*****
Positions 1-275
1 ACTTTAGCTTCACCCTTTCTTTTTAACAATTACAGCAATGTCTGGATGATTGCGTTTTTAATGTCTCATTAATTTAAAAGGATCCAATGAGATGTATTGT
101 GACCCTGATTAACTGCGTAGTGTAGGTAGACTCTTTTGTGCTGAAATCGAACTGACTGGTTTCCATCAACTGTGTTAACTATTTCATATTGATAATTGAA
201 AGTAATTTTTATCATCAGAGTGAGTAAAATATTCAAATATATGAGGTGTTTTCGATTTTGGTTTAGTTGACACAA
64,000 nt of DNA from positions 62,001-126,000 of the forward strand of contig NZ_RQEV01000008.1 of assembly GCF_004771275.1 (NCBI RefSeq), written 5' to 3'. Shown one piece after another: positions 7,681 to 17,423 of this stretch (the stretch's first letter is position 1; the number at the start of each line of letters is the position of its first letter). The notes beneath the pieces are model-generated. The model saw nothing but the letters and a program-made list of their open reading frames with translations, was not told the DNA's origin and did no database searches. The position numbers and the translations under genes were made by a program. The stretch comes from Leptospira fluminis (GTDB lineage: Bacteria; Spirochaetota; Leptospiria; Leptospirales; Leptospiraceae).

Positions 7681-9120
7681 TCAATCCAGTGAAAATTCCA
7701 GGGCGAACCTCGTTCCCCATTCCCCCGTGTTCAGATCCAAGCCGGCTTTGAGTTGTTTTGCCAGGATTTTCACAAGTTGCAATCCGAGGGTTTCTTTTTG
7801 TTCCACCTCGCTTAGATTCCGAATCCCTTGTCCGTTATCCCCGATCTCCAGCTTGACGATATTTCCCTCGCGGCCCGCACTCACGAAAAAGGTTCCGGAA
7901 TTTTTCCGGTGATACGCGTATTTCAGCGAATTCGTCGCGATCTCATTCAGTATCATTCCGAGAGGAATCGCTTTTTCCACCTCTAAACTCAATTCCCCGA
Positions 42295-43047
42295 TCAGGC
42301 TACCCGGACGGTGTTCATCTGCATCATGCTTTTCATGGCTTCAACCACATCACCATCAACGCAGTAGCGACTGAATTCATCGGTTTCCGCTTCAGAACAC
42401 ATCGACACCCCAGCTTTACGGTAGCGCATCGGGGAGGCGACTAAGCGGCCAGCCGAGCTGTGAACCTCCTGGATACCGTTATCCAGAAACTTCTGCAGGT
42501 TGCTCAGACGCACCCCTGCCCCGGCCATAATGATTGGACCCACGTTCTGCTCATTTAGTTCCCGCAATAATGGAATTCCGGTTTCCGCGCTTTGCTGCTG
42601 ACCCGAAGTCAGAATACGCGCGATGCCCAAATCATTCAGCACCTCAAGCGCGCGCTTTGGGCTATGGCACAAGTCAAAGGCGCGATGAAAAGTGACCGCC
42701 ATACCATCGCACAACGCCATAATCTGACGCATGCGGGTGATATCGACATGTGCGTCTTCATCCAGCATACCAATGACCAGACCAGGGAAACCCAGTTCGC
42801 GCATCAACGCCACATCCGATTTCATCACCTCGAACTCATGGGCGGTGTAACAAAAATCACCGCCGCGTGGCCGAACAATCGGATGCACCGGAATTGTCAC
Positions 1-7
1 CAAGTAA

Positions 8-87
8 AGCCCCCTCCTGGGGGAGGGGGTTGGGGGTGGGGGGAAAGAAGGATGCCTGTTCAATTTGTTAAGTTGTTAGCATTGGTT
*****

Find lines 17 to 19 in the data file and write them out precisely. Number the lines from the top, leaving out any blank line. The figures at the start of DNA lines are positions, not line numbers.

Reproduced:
42701 ATACCATCGCACAACGCCATAATCTGACGCATGCGGGTGATATCGACATGTGCGTCTTCATCCAGCATACCAATGACCAGACCAGGGAAACCCAGTTCGC
42801 GCATCAACGCCACATCCGATTTCATCACCTCGAACTCATGGGCGGTGTAACAAAAATCACCGCCGCGTGGCCGAACAATCGGATGCACCGGAATTGTCAC
Positions 1-7